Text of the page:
“There’s a profound mismatch between the genes we carry, the bodies and brains that they are building, and the world that we find ourselves in,” he said. “We were never designed for the sedentary, indoor, socially isolated, fast-food-laden, sleep-deprived frenzied pace of modern life.”

The Cure

Though he’s not entirely opposed to medication, Ildari says we can throw all the drugs in the world at the depression epidemic, and it won’t make a dent.

Anti depressant use has gone up 300 percent in the last 20 years, but the rate of depression has continued to increase. One in nine Americans over age 12 is currently taking an antidepressant, and one in five have been on them at some point.

Depressed childThe rise in youth depression

The answer, Ildari says, is a change in lifestyle. He says the results of his six step program have exceeded his wildest dreams:

1. Exercise
2. Omega 3 Fatty Acids
3. Sunlight
4. Healthy Sleep
5. Anti-ruminative activity
6. Social connection

In his presentation, he emphasized the importance of exercise and social connection, as they are two of the hardest parts of the program for modern Americans.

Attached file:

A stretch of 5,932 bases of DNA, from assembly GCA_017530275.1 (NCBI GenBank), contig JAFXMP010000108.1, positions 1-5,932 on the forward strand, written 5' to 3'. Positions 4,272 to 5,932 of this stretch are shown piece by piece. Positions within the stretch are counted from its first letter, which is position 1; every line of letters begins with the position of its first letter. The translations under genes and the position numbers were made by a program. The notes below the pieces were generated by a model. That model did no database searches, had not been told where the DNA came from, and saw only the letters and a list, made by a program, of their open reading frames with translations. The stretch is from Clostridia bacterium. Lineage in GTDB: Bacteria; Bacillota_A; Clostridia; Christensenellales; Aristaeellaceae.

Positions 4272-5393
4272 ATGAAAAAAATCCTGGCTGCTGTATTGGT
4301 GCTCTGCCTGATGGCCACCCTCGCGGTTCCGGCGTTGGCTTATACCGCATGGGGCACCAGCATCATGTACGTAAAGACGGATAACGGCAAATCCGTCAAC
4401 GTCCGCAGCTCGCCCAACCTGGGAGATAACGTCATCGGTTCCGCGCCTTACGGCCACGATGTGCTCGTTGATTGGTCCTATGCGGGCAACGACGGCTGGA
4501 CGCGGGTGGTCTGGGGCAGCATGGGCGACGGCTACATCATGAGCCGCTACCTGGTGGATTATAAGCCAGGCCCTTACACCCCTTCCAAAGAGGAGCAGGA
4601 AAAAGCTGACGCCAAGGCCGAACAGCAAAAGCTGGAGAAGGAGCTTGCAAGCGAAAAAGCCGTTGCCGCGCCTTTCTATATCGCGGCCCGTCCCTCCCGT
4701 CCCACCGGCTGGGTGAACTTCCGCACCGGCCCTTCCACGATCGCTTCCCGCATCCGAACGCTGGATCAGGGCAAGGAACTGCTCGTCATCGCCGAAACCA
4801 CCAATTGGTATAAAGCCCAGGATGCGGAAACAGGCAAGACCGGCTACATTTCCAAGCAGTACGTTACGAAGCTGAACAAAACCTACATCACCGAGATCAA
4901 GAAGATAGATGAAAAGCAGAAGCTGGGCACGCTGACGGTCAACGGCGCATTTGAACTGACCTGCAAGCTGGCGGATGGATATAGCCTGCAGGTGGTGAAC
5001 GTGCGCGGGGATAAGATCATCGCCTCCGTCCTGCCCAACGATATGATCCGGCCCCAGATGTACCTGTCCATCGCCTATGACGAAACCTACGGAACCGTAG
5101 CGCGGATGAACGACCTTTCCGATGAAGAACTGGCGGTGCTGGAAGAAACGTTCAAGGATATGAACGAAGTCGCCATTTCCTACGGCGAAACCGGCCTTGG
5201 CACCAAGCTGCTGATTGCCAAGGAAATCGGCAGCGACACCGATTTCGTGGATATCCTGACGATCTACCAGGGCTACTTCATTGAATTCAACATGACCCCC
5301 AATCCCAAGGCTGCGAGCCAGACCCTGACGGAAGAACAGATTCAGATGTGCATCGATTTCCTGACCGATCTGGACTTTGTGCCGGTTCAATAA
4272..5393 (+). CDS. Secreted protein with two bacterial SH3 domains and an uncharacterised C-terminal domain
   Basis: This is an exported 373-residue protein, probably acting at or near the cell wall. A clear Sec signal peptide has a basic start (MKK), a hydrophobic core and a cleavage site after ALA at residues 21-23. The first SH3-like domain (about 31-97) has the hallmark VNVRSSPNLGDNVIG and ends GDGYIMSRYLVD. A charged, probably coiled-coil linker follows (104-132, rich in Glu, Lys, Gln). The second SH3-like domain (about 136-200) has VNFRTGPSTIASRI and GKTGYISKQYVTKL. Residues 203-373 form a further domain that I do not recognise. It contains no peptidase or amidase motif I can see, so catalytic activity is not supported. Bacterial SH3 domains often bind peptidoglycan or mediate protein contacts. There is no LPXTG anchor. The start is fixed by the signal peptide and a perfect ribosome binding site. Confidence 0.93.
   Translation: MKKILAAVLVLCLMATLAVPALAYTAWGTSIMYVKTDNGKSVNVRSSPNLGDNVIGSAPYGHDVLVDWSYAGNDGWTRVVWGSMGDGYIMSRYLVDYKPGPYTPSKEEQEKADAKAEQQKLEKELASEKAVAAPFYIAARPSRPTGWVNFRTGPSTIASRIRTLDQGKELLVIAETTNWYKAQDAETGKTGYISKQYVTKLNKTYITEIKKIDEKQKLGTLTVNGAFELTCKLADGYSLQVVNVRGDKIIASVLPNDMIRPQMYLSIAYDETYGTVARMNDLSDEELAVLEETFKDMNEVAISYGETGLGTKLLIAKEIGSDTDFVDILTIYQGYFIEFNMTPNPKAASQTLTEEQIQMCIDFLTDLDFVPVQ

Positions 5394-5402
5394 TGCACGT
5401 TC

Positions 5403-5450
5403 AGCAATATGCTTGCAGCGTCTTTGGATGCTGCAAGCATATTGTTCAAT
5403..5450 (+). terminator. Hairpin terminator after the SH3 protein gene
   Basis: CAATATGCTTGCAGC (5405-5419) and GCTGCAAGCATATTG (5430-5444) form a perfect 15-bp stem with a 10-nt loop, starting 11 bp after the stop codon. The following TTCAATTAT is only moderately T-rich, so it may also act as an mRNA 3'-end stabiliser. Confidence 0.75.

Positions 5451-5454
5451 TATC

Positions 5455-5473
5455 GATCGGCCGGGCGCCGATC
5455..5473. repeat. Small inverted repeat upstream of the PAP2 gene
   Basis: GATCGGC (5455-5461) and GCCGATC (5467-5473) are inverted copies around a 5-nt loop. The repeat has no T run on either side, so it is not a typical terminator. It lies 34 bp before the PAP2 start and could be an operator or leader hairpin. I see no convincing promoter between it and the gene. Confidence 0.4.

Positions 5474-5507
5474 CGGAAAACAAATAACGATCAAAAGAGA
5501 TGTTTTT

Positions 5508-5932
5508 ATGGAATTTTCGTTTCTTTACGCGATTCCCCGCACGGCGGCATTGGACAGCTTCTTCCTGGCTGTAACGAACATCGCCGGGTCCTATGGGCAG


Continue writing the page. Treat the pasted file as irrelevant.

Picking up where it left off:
Exercise is ‘not natural’

Ildari says the results of exercise on depression are so powerful that if they could be reduced into a pill, it would be the most expensive pill on earth. The problem is 60 percent of American adults get no regular physical activity. Ildari says it’s not their fault. Between long days at work and household and family responsibilities to attend to, who has the time or energy to hit the gym?

OverworkedLong days at work and household and family responsibilities

The dirty little secret about exercise, Ildari says, is “it is not natural.” We are designed to be physically active “in the service of adapted goals,” not to exercise on a hamster wheel.

Hunter gatherers get four or more hours of vigorous physical activity every day, but if you ask them they will tell you they don’t exercise, Ildari says. “They don’t work out. Working out would be crazy to them. They live.”